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This paper introduces a directional MEMS microphone designed for hearing aid applications appropriate to low frequency hearing impairment, inspired by the hearing mechanism of a fly, the female Ormia ochracea. It uses both piezoelectric and capacitive sensing schemes. In order to obtain a high sensitivity at low frequency bands, the presented microphone is designed to have two resonance frequencies below the threshold of low frequency hearing loss at approximately 2 kHz. One is around 500 Hz and the other is slightly above 2 kHz. The novel dual sensing mechanism allows for optimization of the microphone sensitivity at both frequencies, with a maximum open-circuit (excluding pre-amplification) acoustic response captured via differential piezoelectric sensing at approximately – 46 dB (V) ref. 94 dB (SPL) at the resonance frequencies. The corresponding minimum detectable sound pressure level is just below -12 dB. The comb finger capacitive sensing was employed due to a lower electrical response generated from a ground referenced single-ended output by the piezoelectric sensing at the first resonance frequency compared to the second resonance frequency. The capacitive sensing mechanism, connected to a charge amplifier, generates a -28.4 dB (V) ref. 94 dB (SPL) acoustic response when the device is excited at either of the two resonance frequencies. Due to the asymmetric geometry and the 400 µm thick substrate, the device is predicted to perform as a bi-directional microphone below 3 kHz, which is shown by the measured directional polar patterns.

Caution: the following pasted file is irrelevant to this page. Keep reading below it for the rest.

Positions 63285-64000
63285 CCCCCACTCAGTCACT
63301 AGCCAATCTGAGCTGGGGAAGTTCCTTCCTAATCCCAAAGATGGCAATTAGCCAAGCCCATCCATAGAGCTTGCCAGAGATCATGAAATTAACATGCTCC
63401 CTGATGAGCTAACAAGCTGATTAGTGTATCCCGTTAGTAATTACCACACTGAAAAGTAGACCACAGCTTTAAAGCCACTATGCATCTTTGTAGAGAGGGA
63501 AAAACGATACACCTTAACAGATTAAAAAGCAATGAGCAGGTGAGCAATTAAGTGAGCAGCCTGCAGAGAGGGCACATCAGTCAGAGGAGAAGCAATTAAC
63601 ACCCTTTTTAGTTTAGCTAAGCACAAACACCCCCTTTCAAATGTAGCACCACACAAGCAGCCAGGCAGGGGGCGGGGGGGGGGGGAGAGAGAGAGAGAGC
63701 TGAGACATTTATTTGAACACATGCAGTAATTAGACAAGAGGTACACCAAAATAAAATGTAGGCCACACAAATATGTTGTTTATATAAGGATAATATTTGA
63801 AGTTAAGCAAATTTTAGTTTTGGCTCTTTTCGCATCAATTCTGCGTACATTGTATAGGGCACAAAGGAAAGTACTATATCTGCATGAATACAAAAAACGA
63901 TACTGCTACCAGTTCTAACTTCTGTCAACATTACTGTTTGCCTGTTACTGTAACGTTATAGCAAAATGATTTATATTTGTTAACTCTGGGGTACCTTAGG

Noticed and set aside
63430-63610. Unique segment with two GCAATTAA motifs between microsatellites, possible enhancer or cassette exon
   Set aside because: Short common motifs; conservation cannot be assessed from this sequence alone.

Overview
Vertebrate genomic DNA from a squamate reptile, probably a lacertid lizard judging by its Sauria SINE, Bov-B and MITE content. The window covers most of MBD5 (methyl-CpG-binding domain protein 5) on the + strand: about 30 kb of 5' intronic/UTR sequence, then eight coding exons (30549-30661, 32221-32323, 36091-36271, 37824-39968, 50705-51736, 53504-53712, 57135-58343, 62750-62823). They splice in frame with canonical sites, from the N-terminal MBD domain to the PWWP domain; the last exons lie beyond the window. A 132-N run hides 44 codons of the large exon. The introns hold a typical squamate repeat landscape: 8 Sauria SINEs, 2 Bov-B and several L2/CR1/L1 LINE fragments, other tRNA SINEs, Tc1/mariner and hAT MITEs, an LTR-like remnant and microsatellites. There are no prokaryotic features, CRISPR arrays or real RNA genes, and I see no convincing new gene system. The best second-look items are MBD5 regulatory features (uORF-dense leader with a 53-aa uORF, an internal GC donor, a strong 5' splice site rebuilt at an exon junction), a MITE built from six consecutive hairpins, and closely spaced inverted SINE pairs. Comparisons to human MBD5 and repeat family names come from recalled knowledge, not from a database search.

- biologically inspired
- piezoelectric sensing
- low frequency
Bauer, R., Windmill, J. F., Uttamchandani, D. & Jackson, J., 10 Jun 2017, In : Journal of the Acoustical Society of America. 141, 5, 1 p., 3794.
Research output: Contribution to journal › Conference ContributionOpen AccessFile30 Downloads (Pure)